So, this past Sunday, I decided to make the rounds again. I figured that Skillman and Highland Oaks needed deserved another look.

I had attended Skillman several months ago. That particular Sunday, the church was honoring the participants of one of its educational ministries. The church seemed friendly, but I had not been overly impressed.

This trip would prove different. I attended the class for “Friends,” a collection of recent college grads, singles and marrieds. It proved to be an eclectic group, but I felt the interaction was extremely open and honest. Most of all, I could sense a sincere spirit of caring among the diverse group. Though the members come from many different walks of life, the distinctions between them do not impede their warmness towards each other or towards outsiders.

The class was contrasting the fleshy fruits with the fruits of the spirit from Galatians 5. As I thought about this discussion, I began to piece together an entry for my prayer journal, one that speaks to my recent walk and the frustrations I’ve recently faced with certain members of my family.

The worship service was far better than my first visit. Not only was the singing more lively (the holidays being over made quite a difference), but the sermon was … moving. The pulpit minister (Dwight Robarts), began to speak about community and responsibility. Using 1 Corinthians as a model, he argued that we are saints, and as such, should overcome our differences. But like the Corinthian church, Robarts said that Skillman is failing to connect to those who desperately need relationships. Citing the divisions in the ancient church, Robarts drew an analogy concerning our obsession with privacy and how that obsession seems to be keeping Skillman from getting involved in each other’s lives. Finally, he challenge the congregation to put the assemblies and communal time above their individual agendas. If the body is made up of saints, then the saints need to be available to help those in need.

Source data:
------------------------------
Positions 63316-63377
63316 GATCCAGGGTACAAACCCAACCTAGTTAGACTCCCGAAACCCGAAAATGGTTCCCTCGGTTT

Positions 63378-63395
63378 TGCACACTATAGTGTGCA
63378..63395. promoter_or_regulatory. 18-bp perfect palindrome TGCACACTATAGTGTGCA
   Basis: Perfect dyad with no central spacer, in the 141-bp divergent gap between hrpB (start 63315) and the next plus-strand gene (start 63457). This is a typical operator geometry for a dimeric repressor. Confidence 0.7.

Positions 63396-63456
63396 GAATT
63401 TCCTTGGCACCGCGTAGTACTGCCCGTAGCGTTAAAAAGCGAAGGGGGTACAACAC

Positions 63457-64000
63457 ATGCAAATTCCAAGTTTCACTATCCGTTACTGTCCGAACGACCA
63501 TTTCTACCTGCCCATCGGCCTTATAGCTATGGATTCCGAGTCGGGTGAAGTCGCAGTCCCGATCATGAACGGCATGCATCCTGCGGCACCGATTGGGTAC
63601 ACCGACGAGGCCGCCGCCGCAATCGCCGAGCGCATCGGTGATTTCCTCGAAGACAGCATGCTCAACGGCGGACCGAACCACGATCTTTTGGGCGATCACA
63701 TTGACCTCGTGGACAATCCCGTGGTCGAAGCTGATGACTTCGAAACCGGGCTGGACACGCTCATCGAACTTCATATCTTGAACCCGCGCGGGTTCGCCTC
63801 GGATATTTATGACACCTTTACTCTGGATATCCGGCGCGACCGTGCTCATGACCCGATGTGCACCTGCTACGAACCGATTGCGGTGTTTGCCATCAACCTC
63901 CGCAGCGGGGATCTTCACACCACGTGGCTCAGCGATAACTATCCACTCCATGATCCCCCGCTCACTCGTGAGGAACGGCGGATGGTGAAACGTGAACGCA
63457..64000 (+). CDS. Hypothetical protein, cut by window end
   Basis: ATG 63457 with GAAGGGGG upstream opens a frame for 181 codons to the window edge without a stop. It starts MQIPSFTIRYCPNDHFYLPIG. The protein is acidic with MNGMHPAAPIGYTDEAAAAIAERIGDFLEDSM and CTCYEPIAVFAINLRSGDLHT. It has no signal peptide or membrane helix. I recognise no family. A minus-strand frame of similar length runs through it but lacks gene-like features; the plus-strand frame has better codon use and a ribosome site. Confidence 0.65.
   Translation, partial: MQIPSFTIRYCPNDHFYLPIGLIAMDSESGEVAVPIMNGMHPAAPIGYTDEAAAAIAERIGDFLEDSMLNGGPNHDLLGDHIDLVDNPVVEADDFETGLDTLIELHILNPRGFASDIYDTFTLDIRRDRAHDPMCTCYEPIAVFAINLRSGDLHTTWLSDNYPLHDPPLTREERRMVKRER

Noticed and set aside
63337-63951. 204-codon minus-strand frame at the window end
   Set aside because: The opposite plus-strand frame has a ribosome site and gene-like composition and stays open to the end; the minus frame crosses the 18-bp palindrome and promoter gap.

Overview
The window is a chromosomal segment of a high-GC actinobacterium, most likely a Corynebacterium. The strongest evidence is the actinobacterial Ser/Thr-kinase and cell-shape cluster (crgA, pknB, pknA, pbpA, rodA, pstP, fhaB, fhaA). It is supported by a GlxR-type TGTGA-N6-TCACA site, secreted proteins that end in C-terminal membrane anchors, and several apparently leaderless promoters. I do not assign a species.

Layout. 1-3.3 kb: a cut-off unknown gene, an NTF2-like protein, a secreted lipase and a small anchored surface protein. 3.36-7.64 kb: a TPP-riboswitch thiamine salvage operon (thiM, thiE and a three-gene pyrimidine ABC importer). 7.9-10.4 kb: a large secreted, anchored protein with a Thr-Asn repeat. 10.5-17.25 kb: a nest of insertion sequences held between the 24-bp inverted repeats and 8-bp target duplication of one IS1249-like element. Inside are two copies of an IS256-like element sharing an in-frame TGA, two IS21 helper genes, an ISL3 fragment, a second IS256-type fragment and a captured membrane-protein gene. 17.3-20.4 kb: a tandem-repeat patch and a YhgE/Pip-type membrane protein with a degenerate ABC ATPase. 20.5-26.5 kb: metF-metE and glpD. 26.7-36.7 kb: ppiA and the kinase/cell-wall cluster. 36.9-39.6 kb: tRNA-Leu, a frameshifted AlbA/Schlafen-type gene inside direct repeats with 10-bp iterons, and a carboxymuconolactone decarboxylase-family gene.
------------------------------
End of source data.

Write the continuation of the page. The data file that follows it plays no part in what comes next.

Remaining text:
I was taken aback by the plain words and the straight rhetoric. A church of Christ minister using the pulpit to challenge the saints to change their ways? Not what I’ve come to expect in Dallas.

But this openness and honesty spoke to me in a way that connected to me. I found myself wanting to bring my efforts to the table, wanting to help make a difference.